The figures come in packages with huge windows! Take that Hasbro!!! You get the figure and accessories on a clear tray set in front of a copy of an Aquaman comic, each with cover art of the respective figure. It looks great and it’s collector friendly, and hey… free comic! Yes, it’s the same comic with different covers, and it appears to be made exclusively for these figure releases. It’s got some solid art and recounts a showdown between Black Manta and Aquaman. You also get the standard black disk stand and collector cards that come with the DC Multiverse figures. Ocean Master just gets a quick cameo in the comic, but let’s start with his figure anyway!

Damn, I really love this design for him and the sculpt is outstanding! The costume retains many of the broad strokes of his classic costume, but with a healthy slathering of gritty realism. Orm’s outfit consists of a black body suit with several different types of texture. There’s a cracked surface from the waist down, a finer chain mail texture for the arms and abs, and a jagged shell-like armor for the upper torso. The boots, arm bracers, shoulders, and belt are all finished off in an antiqued gold paint that looks very nice, and you get more of that jagged shell-like motif on these pieces, especially the shoulders. Finally, there’s a red crest on his chest, which matches his cape. I really like the sculpt of the cape with the finer rumples up near the top, where it’s bunched up and it slowly fans out around his feet to a jagged bottom edge.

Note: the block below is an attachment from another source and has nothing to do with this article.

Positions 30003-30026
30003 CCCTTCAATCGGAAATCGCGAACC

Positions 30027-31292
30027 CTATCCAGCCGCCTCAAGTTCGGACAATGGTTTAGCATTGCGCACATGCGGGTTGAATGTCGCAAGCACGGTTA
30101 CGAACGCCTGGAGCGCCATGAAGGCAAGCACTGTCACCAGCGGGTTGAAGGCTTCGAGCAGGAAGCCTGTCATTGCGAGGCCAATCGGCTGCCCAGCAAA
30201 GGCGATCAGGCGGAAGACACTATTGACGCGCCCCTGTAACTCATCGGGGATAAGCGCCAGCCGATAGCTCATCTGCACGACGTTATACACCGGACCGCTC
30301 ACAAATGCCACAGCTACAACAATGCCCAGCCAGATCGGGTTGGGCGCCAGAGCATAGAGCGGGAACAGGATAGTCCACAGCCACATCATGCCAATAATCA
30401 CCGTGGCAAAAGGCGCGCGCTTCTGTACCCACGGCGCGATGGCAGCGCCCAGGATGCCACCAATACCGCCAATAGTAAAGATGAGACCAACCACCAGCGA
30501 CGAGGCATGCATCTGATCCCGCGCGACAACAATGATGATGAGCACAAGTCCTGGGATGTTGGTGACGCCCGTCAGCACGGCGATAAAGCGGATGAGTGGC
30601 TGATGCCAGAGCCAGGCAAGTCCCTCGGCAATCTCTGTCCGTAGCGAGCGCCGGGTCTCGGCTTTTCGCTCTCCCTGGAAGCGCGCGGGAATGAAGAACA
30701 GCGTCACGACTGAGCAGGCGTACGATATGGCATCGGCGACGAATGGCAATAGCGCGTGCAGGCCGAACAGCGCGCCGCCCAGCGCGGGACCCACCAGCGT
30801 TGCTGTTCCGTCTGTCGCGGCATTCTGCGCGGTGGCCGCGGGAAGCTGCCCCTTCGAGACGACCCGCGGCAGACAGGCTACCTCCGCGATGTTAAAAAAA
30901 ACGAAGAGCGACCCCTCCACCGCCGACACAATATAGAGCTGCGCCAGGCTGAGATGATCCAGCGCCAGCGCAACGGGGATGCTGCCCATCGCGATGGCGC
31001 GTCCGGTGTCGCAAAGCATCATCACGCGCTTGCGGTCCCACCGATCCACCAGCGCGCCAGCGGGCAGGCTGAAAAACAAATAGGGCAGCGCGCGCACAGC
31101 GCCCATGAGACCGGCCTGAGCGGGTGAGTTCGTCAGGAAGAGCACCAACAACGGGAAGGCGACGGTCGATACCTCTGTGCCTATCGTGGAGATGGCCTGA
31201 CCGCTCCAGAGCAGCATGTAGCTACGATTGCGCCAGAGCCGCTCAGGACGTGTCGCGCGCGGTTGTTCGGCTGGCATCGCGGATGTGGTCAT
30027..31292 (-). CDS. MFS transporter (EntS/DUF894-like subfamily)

The mask also borrows from the classic look, but dialed all the way up to nightmare. There is something that is so damn creepy about this head sculpt, and boy do I dig it! The gold mask has horns pointing up and down, a flat triangular piece over the nose, and fins fanning out over the ears. He’s got a super creepy fishy upper lip and the two bulbous red eyes just stare straight into my soul. This is top notch stuff!

In addition to the standard DC Multiverse articulation, Ocean Master sports an extra set of hands, which is pretty unusual for McFarlane’s DC releases. These include a set of relaxed graspy hands and a set of hands to hold his trident.

And the trident is indeed a very cool accessory. It’s cast in gold plastic and has some wonderful sculpted detail all over, including what looks like some old chain wrapped around the base of the forks. The plastic is a bit bendy, but it’s not too bad. This is an absolutely fantastic take on the character and a beautifully executed figure. I genuinely love every single thing about it, and it’s hard to believe this is the first time the character has made an appearance here on FFZ since the Matty Signature Series figure ten years ago! So, let’s slide on over to Black Manta! This dude has always been a favorite of mine since the Super Friends cartoon and yet I’ve only checked out two of his figures here on FFZ before. The first was part of the DC Universe Classics Undersea Assault set back in 2010. The other was from the DC Collectibles Super-Villains wave.